A few months ago I was asked to coach a youngish woman who lived in a long, gently curving corridor. She was perfectly normal it seemed to me when I spoke to her, but her whole life was ‘corridor’ based. She had lived in the corridor all her life. She was born there, by all accounts. Her parents had no recollection of living anywhere else and her brothers and sisters had been born in the corridor and lived there too.
To start with she didn’t realise it was so narrow, bearing in mind she was only little. But as she grew up she sort of got used to it, comparing it to the clothes she grew out of all too regularly – a little bit constricting, limiting, and getting more so – though at the time she didn’t realise how.
Mum and dad had been corridor dwellers all their lives – and her teachers too. The family had never lived otherwise. From time to time friends moved out. One or two people came back from somewhere else but no one really believed them when they said it was so much more of a richer and better life. Most avoided confrontation by changing the subject.
Then one day as she was getting on with her normal mediocre life she met a man who changed it all for her. His name was Mr Bitt – he explained that he was called that because he helped people who had ‘missed a bit’ – and he was a Powerchange Coach, (You may have met him coaching Rosie on YouTube.) He was a bit off-the-wall too, but had a knowing warm sparkle in his eye and she felt he understood her. He talked of a world beyond the corridor, a world without walls, without limits, a world with an ‘outside’ where the sun shines, and it rains, and where there are powerful emotions.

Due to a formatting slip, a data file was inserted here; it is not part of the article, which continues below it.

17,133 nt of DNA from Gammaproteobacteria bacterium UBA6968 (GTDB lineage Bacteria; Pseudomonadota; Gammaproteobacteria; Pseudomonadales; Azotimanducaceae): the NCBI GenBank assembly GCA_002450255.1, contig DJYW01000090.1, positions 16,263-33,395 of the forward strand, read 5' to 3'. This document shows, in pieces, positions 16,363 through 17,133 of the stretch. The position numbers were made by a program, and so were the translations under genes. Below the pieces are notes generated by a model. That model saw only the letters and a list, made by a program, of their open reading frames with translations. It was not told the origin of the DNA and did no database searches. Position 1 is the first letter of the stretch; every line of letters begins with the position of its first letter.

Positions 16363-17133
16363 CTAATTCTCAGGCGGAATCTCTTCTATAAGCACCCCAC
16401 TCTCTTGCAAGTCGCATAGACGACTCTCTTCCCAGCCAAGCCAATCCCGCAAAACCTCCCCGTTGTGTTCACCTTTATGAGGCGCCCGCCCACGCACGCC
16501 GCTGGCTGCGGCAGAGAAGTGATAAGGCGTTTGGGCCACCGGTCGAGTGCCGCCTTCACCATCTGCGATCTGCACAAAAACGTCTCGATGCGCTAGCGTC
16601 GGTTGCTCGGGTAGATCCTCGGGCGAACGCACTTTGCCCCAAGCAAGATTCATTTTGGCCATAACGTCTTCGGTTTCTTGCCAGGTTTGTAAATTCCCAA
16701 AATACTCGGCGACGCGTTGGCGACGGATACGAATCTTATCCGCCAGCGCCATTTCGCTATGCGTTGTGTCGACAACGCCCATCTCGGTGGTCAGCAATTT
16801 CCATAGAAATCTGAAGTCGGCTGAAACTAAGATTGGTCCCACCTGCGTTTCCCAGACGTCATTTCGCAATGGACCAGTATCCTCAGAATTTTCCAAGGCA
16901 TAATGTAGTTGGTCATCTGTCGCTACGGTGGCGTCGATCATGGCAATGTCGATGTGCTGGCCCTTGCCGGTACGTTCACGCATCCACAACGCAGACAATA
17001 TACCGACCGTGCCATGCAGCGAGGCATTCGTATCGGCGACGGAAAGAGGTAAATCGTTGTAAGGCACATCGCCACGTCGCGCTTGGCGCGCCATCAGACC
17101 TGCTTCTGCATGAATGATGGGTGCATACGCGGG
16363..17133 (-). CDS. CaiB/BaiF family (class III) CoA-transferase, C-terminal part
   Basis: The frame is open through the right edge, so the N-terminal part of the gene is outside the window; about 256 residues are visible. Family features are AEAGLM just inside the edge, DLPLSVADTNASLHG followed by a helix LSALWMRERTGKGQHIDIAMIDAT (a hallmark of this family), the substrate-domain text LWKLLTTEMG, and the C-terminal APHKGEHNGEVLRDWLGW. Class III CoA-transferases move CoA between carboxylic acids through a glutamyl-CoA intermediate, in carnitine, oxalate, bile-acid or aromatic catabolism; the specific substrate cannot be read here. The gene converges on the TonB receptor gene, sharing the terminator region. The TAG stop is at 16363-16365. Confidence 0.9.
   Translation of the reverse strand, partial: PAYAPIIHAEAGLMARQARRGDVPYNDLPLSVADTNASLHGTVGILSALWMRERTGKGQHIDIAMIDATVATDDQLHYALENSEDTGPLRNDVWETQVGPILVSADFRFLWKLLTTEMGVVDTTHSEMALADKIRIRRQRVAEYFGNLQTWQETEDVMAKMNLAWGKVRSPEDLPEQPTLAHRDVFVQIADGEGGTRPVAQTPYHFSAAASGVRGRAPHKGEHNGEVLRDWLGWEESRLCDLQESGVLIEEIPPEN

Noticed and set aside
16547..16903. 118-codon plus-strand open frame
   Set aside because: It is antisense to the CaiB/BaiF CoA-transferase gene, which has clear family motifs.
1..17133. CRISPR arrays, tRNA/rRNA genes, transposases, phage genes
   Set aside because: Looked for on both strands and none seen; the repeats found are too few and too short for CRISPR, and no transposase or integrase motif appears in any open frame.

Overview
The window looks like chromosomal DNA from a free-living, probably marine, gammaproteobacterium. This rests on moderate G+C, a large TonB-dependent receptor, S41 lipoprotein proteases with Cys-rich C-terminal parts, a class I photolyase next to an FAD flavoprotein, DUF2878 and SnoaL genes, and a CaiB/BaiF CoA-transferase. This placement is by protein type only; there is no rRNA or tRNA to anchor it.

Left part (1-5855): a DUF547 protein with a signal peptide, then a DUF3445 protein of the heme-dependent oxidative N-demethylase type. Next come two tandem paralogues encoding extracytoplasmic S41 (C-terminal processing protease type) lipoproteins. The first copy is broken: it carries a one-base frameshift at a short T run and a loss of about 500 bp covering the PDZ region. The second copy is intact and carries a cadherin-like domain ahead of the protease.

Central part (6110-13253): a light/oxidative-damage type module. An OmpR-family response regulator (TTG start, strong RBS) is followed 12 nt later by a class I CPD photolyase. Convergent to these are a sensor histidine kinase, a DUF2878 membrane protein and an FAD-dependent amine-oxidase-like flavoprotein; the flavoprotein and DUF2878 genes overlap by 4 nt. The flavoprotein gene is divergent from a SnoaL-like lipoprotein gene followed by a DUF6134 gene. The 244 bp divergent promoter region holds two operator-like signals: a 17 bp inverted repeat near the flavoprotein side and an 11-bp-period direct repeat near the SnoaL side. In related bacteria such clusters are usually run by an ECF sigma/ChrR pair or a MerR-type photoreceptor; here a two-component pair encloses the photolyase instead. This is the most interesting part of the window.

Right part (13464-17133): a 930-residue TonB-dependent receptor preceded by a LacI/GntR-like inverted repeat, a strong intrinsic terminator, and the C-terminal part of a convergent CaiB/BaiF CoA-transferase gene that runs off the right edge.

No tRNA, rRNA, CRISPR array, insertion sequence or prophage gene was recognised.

Mr Bitt explained that the corridor seemed real but those who stayed within its secure panelled walls were living in a cramped fantasy. With guidance and courage we could exit the corridor and live in the real world beyond the confinement of the corridor walls. He talked of a new sense of freedom, new responsibilities, new outlooks and the opportunity to live a better life. He explained that people who left corridor life found the new world scary to start with. They felt insecure, overwhelmed by the expanses of space, opportunities and choice. He said he would show her the way out if she wanted him to but she couldn’t live in two places at once. Living there meant not living here. Visiting was an option, but once the world beyond this corridor had been visited for the first time, a permanent return and reintegration would be very very difficult if not impossible.